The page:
100 Best Last Lines from Novels

Matt Yglesias, who first pointed me to this list of the 100 Best Last Lines of Novels [PDF], complained that Gatsby was robbed at No. 3:

“So we beat on, boats against the current, borne back ceaselessly into the past.”

Respectable. The only line that came to my mind before looking at the list was Hemingway’s:

“Yes,” I said. “Isn’t it pretty to think so?”

So, by default, that’s my “best.” Papa came in at No. 6, behind Beckett, Ellison, Fitzgerald, Joyce, and Twain.

Related: the quality seems to drop rather abruptly after the first dozen or so. Am I wrong?


One response to “100 Best Last Lines from Novels

  1. Agreed. I was going to blog about this, but eh (also, the list is several years old. Wonder why it’s only getting traction now). I was struck by how few books that I’ve actually read were on this list. I sort of just finished it and thought “Welp, I’m done with this.”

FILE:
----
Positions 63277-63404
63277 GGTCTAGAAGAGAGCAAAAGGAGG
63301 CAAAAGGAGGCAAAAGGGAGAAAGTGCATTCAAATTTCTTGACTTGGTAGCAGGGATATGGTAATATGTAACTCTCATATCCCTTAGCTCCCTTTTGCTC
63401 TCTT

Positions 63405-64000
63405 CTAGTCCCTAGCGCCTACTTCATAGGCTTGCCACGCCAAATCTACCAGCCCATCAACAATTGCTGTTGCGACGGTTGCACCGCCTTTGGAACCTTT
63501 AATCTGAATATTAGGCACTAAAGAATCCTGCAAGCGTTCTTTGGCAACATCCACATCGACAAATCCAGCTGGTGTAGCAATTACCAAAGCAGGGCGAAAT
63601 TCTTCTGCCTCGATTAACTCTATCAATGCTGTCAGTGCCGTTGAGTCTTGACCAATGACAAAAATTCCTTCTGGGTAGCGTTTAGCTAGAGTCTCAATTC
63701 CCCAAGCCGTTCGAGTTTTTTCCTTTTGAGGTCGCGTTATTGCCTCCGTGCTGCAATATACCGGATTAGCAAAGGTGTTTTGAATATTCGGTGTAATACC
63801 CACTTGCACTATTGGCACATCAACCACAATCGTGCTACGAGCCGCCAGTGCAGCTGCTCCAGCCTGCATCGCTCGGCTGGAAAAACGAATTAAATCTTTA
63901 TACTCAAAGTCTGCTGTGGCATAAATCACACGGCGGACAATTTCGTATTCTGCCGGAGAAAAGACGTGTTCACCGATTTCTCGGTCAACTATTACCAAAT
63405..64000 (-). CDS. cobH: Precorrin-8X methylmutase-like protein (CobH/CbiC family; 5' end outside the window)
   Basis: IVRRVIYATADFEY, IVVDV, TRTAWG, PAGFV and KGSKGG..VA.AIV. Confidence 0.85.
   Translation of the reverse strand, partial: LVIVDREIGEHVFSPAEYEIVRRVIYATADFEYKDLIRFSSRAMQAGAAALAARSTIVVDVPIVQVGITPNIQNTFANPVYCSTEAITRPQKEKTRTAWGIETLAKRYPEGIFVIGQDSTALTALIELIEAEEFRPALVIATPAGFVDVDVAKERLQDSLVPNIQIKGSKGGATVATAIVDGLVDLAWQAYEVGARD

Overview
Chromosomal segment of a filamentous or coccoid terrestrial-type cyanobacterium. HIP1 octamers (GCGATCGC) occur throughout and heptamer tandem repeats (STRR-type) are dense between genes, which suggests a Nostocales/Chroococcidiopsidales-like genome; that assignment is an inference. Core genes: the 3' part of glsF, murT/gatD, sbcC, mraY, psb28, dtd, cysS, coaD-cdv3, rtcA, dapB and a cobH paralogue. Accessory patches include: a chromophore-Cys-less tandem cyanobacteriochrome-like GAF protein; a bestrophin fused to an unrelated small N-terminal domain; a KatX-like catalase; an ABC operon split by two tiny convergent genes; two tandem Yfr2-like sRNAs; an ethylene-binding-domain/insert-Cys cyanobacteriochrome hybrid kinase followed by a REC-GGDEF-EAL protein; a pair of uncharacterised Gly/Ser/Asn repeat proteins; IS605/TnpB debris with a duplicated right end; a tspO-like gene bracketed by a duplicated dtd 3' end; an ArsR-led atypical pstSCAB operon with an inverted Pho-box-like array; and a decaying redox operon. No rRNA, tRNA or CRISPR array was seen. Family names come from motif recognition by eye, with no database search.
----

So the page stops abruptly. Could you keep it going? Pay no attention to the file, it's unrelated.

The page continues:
It seems like an arbitrary list to make, doesn’t it? I guess last lines are significant by virtue of their being the last line, but is a book, or even an ending itself, not good just because the last line is not good? Would we make a list of the 100 Best Middle Lines from novels? Aside from a few last lines that are particularly yearbook-quote worthy (or, as it were, gravestone worthy http://www.flickr.com/photos/mr_t_in_dc/2339597472/), I can’t remember that many last lines from novels.

    And for the record, the debate about last lines begins and ends (pun intended) with Ulysses. Period. End of sentence.

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